Rocket Data and Open Source Tools Power the Best Mainframe Yet
Last week, IBM made three important announcements. First, they announced the latest IBM mainframe: the IBM z14, designed to help businesses lead the way in offering trusted digital experiences. Then, IBM coupled that announcement with an announcement of the latest flagship IBM mainframe operating system, IBM z/OS Version 2 Release 3, an engine for digital transformation. Finally, before the day was up, IBM divulged some details about its infrastructure for allowing analytics and machine learning to run as close to mainframe data as possible.
IBM calls the latter technology IBM Open Data Analytics for z/OS V1.1.0, and it enables support for Apache Spark, Python, and Anaconda to run natively on IBM z/OS. The media, who have been all over this launch, have been focusing on the 12 billion encrypted transactions a day story, perhaps to the exclusion of the data science story. But this announcement is tremendously important, especially in the fields of business intelligence and data analytics. More and more, data science professionals are realizing that in order to produce truly real-time data analytics, they need to be as close to the data as possible. IBM Open Data Analytics (ODA) makes that possible.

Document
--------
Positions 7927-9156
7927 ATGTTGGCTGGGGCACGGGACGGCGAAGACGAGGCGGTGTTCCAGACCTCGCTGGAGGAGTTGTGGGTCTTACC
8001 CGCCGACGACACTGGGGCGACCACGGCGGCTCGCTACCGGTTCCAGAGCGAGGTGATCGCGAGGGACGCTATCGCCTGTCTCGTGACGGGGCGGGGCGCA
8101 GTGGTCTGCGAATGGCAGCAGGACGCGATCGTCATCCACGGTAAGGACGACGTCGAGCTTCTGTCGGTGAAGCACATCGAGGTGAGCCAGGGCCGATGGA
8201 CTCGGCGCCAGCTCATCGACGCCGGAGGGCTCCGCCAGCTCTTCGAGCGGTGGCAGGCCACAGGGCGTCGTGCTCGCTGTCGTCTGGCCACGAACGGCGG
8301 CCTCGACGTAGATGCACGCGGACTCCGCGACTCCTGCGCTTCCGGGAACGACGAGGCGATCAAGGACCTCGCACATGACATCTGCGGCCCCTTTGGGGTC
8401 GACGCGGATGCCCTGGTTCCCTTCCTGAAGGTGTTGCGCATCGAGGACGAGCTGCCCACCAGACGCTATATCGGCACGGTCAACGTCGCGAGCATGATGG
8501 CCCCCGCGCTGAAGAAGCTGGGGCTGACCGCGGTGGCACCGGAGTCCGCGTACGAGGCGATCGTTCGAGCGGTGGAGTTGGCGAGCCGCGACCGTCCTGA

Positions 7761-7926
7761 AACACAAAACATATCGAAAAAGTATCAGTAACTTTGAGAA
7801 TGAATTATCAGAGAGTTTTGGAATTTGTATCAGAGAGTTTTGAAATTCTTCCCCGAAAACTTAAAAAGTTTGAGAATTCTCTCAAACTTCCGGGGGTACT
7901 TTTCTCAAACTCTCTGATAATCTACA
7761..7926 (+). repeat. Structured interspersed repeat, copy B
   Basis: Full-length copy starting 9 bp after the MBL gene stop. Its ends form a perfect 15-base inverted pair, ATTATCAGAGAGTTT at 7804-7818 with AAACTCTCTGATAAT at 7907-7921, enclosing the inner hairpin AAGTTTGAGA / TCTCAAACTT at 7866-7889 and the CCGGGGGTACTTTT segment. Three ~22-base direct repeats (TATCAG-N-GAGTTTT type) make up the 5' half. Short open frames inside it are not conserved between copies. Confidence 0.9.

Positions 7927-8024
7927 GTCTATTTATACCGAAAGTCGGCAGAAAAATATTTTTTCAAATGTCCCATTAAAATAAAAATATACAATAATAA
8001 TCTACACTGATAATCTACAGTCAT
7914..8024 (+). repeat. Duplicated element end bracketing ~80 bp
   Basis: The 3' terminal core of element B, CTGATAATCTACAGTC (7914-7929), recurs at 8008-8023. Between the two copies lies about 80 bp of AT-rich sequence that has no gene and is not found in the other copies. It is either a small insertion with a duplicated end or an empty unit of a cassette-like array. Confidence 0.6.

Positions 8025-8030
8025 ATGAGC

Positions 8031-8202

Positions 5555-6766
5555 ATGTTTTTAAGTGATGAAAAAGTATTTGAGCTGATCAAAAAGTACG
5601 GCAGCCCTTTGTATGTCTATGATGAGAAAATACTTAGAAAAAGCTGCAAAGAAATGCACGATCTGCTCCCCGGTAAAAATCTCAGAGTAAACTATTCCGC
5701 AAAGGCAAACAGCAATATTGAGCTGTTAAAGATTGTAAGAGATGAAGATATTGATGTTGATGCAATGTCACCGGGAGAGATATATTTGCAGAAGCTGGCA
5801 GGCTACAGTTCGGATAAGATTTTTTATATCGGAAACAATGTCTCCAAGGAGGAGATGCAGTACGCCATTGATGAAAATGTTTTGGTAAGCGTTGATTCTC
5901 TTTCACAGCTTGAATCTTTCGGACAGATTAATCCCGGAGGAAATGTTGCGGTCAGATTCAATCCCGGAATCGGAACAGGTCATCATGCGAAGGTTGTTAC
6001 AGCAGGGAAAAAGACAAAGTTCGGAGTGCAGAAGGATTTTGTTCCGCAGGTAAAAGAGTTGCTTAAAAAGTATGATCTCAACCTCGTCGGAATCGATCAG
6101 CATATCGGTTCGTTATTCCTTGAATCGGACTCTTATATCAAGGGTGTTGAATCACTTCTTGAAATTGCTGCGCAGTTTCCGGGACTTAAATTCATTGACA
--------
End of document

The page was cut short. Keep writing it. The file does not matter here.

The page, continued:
Rocketeers have played an important role in all three announcements, and the third announcement in particular represents a significant body of work delivered to the community by our Rocket Data lab, with their work on the Optimized Data Layer included as a component of IBM ODA for z/OS, and our Open Source Languages and Tools for z/OS team. These languages and tools consist of hundreds of open source packages, including nine principal data science packages as well as a ported version of Python.
So, I want to say congratulations to everyone who contributed to last week’s announcement. Not only do these tools unlock mainframe data for analytics, machine learning, and more, they’re democratizing mainframe development by allowing coders without traditional mainframe experience to program the mainframe as if it were any other computer.